The dead man didn’t move, not resigned so much as simply waiting. They had forgotten John now, dismissed him in the greater business of their battle.

Taking advantage of their concentration, he tilted the silver flask in the four directions, making an offering of spirit if not flesh, and then tilted it in towards the center of his water-bound circle, to where the two magicians posed, gathering their will.

After that first warning rumble, the wind was still, the air silent, the sun too hot for a spring afternoon. A normal man, a man set about his own business, would think it odd; suspect a storm rising, or a predator in the woods. He would not be wrong. John let his breath exhale, and waited.

The sun shifted, barely a twitch in the shadows, and the man in black set himself hard against the ground and raised his arms until his hands cupped the sun, settling into position directly above.

“Hang or fly,” the hanging man said, lifting his hands to the mid of his chest, palms pressed together, fingers likewise pointing toward the sky.

Magician duels were iffy things. To chance upon one was rare and risky, and it could easily all go wrong. John moved his arm slow, taking that last drink of water. Silver and fresh water, and a dead man’s name. If he was wrong….

Dying at the crossroads meant being trapped there, forever.

When it happened, it happened all at once.

The man in black did not move but his shadow did, the first direct shaft of sunlight dancing it forward, reaching up and yanking the rope tight. The hanging man jerked, legs kicking high and arms falling low, and the shadow swarmed but John moved faster, the water in his mouth spitting high and clear.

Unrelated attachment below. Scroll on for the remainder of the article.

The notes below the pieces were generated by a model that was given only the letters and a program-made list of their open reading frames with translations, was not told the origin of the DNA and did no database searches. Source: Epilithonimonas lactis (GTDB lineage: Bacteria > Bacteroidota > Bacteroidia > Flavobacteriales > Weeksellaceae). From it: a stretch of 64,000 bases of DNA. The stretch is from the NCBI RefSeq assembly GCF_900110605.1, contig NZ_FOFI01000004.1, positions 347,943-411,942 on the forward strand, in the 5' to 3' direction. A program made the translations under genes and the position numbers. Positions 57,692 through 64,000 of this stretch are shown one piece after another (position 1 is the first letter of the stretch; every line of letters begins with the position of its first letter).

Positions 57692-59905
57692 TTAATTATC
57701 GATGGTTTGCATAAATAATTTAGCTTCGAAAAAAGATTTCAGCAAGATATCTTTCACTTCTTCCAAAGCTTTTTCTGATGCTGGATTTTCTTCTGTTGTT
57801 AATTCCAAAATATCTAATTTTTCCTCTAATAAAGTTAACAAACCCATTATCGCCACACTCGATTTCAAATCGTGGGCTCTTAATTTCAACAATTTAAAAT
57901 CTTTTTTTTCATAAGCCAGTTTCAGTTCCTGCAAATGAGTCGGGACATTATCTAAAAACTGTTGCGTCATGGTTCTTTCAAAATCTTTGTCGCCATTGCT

Shadow and water spluttered and sparked like an old campfire, and the man in black swore but did not turn. A battle of nerves, now, as the hanging man danced and stilled, water dripping down shadow, shadow sizzling-dry water, and the dead man’s power hanging between them.

John had no sweat, no moisture for his breath, everything he had gone to tie him into the battle raging around him. The silver flask fell to the ground and water spilled into the dirt, his throat cracking and swelling like the fever had taken him, but he did not relent.

Magicians named themselves for one of the four winds, drifting across the surface of the Earth, unstoppable, mostly unseen. And they killed each other; only each other, never anyone else, and so nobody cared, because one less magician in the world did nobody any harm. But John knew better. One magician dead meant one less magician, not one less bit of magic.

Crossroad rules: Killer had claim, killer took the power, and made it his own. Master Benjamin West had been caught and killed fair by his rules.

But their rules didn’t allow for someone like John, with clean water and pure silver, and the strength of his oath to drive him on.

The man in black whispered one single word, sweet and ragged, too strange for John to hear, but it hit the air like a rock into water. The rope turned bronze, then black under the direct noon light, and the hanging man’s skin seemed to ripple, like wheat under wind, and tightened around his bones.

“Give over,” the man in black ordered. “Fair caught, fair bound, under the midday sun. Give over. It is mine.”

“Take it,” the dead man said, but meant “if you can.”